Global Markets: Asian shares recover on record Dow close, US data
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Asian shares edged higher on Friday, shrugging off three days of losses as new U.S. data suggested a steady recovery in the world's largest economy, bolstering investors' risk appetite.
Japan's Nikkei stock average was among the regional outperformers, climbing 0.8 percent to a new 4-1/2-year peak after parliament approved Haruhiko Kuroda as the next governor of the Bank of Japan and his two new deputies.
Markets are expecting the BOJ to take more aggressive policy easing measures as soon as its next scheduled policy meeting on April 3-4.
"We see several signs of a little bit of overheating in the Japanese market, but strength in the overseas market serves as a tailwind to Japanese equities," said Hiroichi Nishi, an assistant general manager at SMBC Nikko Securities.
Expectations that the new BOJ leadership will take more aggressive monetary easing policies sought by Prime Minister Shinzo Abe as part of his economic revival plan have driven yen selling and share buying for the past four months.
Some market observers say the premiums based on such expectations are now fully priced in to the dollar, which may be topping out against the yen, as seen in risk reversals – or put and call options – flipping toward bets that the yen will rise.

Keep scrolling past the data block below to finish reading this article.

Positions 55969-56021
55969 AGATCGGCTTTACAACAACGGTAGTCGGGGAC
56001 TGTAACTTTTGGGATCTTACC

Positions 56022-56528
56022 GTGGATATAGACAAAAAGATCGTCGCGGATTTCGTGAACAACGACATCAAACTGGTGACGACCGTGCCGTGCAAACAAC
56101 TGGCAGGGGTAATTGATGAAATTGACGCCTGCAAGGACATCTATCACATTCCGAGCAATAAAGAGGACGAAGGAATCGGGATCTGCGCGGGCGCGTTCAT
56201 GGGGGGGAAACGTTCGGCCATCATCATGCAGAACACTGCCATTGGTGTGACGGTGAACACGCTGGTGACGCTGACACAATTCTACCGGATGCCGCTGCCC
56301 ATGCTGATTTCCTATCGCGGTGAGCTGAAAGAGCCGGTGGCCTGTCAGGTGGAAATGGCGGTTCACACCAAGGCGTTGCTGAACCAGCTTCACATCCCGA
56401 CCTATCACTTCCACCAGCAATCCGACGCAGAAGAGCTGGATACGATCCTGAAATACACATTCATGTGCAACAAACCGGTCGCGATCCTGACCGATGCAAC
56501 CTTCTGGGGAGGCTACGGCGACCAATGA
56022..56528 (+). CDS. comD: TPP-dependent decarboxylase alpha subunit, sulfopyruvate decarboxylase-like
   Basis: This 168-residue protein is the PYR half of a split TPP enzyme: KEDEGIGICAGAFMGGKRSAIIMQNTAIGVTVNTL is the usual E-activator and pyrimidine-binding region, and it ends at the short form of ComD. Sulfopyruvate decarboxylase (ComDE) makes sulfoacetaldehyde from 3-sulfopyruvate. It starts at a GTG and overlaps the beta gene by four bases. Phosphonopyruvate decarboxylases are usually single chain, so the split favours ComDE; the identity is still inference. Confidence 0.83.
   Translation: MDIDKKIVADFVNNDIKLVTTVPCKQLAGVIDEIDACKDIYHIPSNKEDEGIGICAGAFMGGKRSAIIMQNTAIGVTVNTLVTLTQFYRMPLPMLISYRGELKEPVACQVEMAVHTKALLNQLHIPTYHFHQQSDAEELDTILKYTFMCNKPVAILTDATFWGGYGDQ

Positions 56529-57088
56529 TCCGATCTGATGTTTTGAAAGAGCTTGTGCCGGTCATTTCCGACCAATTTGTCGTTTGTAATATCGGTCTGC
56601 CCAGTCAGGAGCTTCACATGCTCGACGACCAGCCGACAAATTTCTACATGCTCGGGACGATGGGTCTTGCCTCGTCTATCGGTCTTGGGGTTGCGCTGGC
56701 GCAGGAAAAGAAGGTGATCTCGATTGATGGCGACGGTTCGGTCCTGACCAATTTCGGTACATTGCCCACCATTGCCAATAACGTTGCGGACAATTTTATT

"As the actual BOJ meeting approaches, some people are getting scared," said Daisuke Karakama, market economist for Mizuho Corporate Bank in Tokyo, adding Kuroda may run out of new policy options in the next three to four meetings and may revert to conventional buying of government bonds.
"Fundamental supply/demand related reasons justified selling the yen down to 90, but the additional 5-6 yen to current levels is purely due to the Abe premiums. Now, it's a tug-of-war with the Japan-specific yen selling and the dollar buying based on the strength of the U.S. economy," Karakama said.
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